What Thanksgiving really means starts with the history of Thanksgiving. Thanksgiving Day, is a national holiday in the United States and Canada that celebrates the harvest and blessings of each year. 

Thanksgiving originated in November 1621, after the Pilgrims’ first corn harvest proved successful; Governor William Bradford organized a celebratory feast and invited a group of the fledgling colony’s Native American allies, including the Wampanoag chief Massasoit.

The Pilgrims’ harvest created a tradition that brought close friends and family together to share a bountiful meal and reflect on the good that life has brought upon and give thanks.

This Year’s Covid-19 Thanksgiving Will Not Be the Same

As the COVID-19 cases are at an all-time high across the United States, families across America are struggling to make the decision of seeing their loved ones or spending Thanksgiving virtually via a Zoom call or Skype, or Facetime.

This indeed is a very difficult decision to make as people are really missing their family and loved ones and probably have not been able to see them for months (especially if they live out of state); and the pandemic fatigue and loneliness is taking over.

On the other hand, there is the fear of potentially having COVID-19 and contracting it to a parent (who may already have a weak immune system or underlying conditions).

Ultimately, the best way to approach this situation is to have a serious conversation with your family and see what is best in order to keep everyone safe; and if that means not being able to see them in person, that is okay.

The Best Tips to Having Virtual Happy Thanksgiving

  1. If your family members are scattered all other the country, make sure you can do a test/trial run of Zoom, Skype, or any other conferencing technology you plan on using. If some of your family members have never used Zoom, then a quick walk-through will be beneficial.
  2. Make sure you have good lighting and a well-lit area where you plan on doing a conference/video call.
  3. Set an agenda. Try to mimic as much of what you would have done in-person by finding ways to translate that online. For example: if you normally cook together, you can do a FaceTime call in the kitchen by putting your phone on a tripod.
  4. Have a meaningful conversation and ask everyone to talk about what they are most thankful for this year.
  5. Organize a game that the whole family can participate in and make sure to get the children engaged in the video call.
  6. Reminisce the good times and bring up the memories that you fondly remember of having with your family growing up.

What Thanksgiving Means to Me

For many years, Thanksgiving has been a favorite family holiday to celebrate. Except…this year it will be different…this year I lost my mom a few months ago…so, the holidays will be exceptionally difficult.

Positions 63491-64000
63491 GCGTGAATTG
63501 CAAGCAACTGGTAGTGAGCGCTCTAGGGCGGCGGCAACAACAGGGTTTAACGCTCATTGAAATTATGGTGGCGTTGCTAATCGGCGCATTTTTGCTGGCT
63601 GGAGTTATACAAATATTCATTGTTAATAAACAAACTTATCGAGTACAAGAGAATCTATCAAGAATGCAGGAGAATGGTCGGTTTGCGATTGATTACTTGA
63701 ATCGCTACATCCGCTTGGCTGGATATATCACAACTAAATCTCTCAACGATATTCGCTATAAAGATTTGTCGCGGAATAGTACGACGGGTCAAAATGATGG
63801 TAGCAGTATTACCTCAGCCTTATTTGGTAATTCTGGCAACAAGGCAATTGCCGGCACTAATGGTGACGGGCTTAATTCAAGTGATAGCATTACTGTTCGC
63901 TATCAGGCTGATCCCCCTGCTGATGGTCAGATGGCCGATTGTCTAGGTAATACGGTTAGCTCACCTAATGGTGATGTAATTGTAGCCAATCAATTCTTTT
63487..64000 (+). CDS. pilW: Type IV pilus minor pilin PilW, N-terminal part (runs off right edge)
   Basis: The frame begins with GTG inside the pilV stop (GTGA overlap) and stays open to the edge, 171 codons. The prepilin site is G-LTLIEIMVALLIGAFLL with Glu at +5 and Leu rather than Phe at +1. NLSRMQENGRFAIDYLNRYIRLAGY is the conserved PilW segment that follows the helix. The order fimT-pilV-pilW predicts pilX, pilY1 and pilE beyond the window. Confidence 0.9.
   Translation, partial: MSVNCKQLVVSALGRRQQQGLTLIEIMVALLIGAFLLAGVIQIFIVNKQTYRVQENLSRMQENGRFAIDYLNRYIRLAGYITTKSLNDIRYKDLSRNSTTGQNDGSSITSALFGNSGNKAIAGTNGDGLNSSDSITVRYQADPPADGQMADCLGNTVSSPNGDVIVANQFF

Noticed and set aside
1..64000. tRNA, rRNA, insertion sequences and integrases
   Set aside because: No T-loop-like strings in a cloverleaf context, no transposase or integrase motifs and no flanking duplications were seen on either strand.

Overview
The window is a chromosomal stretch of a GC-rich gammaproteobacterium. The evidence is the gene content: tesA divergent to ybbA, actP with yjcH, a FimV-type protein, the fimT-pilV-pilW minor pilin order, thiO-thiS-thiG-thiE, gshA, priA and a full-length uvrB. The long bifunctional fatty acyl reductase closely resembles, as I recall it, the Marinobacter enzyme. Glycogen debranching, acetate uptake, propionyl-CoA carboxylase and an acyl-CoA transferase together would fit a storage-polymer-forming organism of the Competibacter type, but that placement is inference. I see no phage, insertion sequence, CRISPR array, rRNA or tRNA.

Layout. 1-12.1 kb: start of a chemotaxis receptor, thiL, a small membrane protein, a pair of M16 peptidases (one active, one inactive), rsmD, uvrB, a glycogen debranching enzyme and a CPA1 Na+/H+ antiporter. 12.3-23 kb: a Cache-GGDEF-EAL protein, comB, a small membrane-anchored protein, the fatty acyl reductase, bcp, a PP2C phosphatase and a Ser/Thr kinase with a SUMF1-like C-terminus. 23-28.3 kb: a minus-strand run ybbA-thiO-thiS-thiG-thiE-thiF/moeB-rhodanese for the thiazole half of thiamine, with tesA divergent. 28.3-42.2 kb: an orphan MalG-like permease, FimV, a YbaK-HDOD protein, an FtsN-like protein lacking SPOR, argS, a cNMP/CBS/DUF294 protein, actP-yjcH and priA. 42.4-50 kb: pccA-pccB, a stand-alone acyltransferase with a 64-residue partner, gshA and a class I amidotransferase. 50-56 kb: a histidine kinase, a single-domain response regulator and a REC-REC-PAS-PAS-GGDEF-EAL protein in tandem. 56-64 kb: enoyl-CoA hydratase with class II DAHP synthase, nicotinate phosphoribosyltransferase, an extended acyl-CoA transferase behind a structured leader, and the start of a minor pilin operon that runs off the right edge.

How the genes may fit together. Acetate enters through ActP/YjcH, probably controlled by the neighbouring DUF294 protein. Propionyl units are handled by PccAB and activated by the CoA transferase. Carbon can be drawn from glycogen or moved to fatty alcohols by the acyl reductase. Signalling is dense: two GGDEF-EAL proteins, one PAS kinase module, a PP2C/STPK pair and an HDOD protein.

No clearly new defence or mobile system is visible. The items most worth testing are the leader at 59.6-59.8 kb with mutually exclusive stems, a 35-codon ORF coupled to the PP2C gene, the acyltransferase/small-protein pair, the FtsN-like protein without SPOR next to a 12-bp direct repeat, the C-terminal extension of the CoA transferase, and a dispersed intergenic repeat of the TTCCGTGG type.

Regardless of the difficult year I have had; and that many others are also struggling with, we must take the good with the bad and view it as an opportunity to grow and expand our emotional strength.

Although this year has been one of the most challenging years for me, I know that finding things to be thankful for this year is exceptionally important.

This year, I am thankful that god gave me the strength to get through the difficult times…

Some Things I am Thankful for This Thanksgiving

  • My health
  • My friends
  • My brother
  • My strength
  • My courage
  • My ability to maintain a positive attitude

What Are You Thankful for This Thanksgiving?

The world will never be the same because of the COVID-19 Pandemic. Yes, there have been a lot of sad times, losses, and emotional times for people; but there is also a lot of good that the COVID-19 pandemic has done to change the way people behave.

  • People have been forced to slow down and stay home and that has allowed them to discover themselves and their true passions
  • People have learned to cherish their loved ones even more and check-in with them more frequently
  • People have been laid off from work and forced into new careers and learn new skills
  • People have learned to do things they never did before; such as cooking, or be their own handyman
  • People have been forced to be more disciplined by wearing a mask, practicing social distancing, and even refraining from seeing their friends and family.

We must find it in our hearts to be thankful and find the positive in every situation.

This Thanksgiving will not be the same amidst a global COVID-19 pandemic; however, it can be even more special than previous Thanksgivings. No matter if you are able to see your family in-person or choose to have a safe, virtual Thanksgiving celebration, you can still celebrate with your loved ones. It is important to remember, that not everyone is that lucky this year as they have lost many loved ones due to the COVID-19 Pandemic.

It is imperative to be thankful for what you have, more than ever!


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